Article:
Parental Projecting Two Ways


Parental projecting works two ways according to my experience. (1) A parent can try to mold a child into what they wanted to become or what they want them to be or (2) a parent envisions negative outcomes for their child in fear for what they think  the child will become due to something the child did or did not do or based on information about another child.

The first is pretty clear, a parent expects their child to follow direction to become a firefighter, football player, rancher, politician or other career they perhaps wanted for themselves or their child. They may provide resources and experiences to push  the child in that direction.

In the second, as an example, the parent may perceive a child as lazy then projects to the future seeing the child as a ne’er-do-well that won’t amount to anything. The parent may proceed to push the child to do chores or homework in hopes of getting the laziness out. Also in the second you will find a parent who hears  about a child who steals, is promiscuous, disrespects parents or swears and in response  they put stops in place to prevent a behavior that hasn’t occurred yet.

My husband gave our daughter Francisca access to his computers and put books in her hands very early and talked often how he wanted her to become a lawyer or doctor. I took one such book to my Parents Anonymous group to get their take on it and handed the book to our chemical-engineer mom. We watched Caroline flip page after page then she said it looked like a great book and wanted to know who was in college. It was for my six-year-old daughter in elementary school— the room erupted with laughter.

Fast forward, Francisca struggled her first year in pre-med at Rutgers University until she switched to her real calling as an English major. My husband was crushed when she broke the news but finally accepted her decision to switch majors— only then did she truly blossom. Francisca’s father now clings to the idea of going back to school himself  to change careers. I silently wonder— was he molded into someone else’s dream?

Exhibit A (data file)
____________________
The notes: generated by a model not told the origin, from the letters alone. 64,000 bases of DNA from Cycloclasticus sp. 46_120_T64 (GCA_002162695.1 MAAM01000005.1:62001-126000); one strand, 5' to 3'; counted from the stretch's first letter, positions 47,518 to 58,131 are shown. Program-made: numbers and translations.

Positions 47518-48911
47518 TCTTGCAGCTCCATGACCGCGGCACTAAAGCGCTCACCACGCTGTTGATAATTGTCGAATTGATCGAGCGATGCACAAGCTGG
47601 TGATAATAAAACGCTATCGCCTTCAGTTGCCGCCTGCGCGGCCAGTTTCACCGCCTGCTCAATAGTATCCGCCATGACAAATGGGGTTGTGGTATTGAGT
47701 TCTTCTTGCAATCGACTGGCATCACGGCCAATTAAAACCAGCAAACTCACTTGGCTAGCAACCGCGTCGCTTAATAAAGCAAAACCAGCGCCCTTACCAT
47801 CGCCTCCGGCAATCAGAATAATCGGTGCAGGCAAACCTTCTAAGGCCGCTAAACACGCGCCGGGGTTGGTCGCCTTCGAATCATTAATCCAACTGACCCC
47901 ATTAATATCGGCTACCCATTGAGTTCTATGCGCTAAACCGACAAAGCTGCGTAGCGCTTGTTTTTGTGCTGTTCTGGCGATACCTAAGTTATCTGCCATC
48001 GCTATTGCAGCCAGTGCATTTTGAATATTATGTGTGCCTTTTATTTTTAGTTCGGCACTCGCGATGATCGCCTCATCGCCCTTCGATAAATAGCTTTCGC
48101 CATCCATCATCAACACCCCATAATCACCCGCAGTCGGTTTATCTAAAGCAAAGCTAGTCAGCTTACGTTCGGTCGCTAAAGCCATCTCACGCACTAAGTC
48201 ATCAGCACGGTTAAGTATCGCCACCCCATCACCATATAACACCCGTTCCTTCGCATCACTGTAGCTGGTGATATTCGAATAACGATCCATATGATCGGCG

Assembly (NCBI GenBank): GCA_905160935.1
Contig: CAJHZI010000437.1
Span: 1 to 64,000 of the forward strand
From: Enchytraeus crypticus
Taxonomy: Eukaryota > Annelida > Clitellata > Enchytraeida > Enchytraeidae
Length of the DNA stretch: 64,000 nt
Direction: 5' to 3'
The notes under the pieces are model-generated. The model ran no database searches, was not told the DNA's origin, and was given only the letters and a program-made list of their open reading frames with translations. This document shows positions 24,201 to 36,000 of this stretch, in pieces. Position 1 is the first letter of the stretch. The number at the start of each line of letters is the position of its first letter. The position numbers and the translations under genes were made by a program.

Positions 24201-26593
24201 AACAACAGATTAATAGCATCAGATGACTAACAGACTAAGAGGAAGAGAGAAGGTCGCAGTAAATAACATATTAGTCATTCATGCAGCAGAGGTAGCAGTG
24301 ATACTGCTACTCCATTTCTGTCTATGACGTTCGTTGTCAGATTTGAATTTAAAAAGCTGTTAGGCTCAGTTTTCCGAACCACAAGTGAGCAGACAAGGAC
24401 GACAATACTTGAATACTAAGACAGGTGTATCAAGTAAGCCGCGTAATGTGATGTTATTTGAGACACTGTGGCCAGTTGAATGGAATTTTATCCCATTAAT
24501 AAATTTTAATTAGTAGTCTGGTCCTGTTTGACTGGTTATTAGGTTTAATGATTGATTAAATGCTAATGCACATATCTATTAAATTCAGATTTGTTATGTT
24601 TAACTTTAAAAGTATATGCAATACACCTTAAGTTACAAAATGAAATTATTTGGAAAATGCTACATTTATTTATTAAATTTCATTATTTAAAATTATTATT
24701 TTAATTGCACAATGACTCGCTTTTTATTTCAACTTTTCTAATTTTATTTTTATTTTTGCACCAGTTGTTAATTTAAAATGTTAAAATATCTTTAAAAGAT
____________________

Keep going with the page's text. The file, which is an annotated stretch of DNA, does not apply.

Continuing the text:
Next is my own  projection, one I’m not too proud of but sharing this may prevent another parent making the same mistake. This may also hit home for other parents attending Parents Anonymous groups worldwide. By the very nature of a parent support group, we are there giving and getting help for the different issues we face as parents on a weekly basis. This means often hearing the worst case scenarios that may strike fear in the heart of any parent. After hearing another member’s daughter was sexually active (she allowed her to date very  early) I immediately decided there would be no dating  until the age of seventeen or later— an unrealistic and irrational decision that in no way stemmed from any indicators from my daughter.

After talking with a few other longtime members of my Parents Anonymous group I learned I was not alone. Several agreed we had become stricter  parents because of things we heard in group. Chances are this might be replicated in any parent support group regardless of venue or name. As for myself, other than the dating issue, I probably lightened up on the strict-o-meter scale somewhat for most other issues.

If you are a parent in any parent support group— a circle of friends, parents at the lunch table at work or at a church committee— be aware of projecting as it affects you. Don’t blame or punish your child for the actions of another. Ask yourself if there is reason to be concerned, has behavior changed? Are they being secretive? Has their style of dressing changed? Don’t be alarmed without a valid reason.

As for the original and more well-known form of projecting, you can change your own actions if you want. If you come from a long line of people serving in the military, musicians, plumbers or used-car salespersons— your child will be who they are in the end. Find their interests and focus there. Nurture their interests and their career or a calling will emerge naturally. I recently learned that a full fifty percent of college students will switch majors in their first year. You can try to influence your child while young but how can any parent possibly know what a child will become till then?

Copyright © 2014 Jackie Saulmon Ramirez. All Rights Reserved.

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About Jackie Saulmon Ramirez

Jackie has volunteered for more than twenty years for children and family issues. Currently she writes for parents in the "Reminder" and "Parent Rap" Facebook page. If you are interested in receiving the "Reminder," send her a message.
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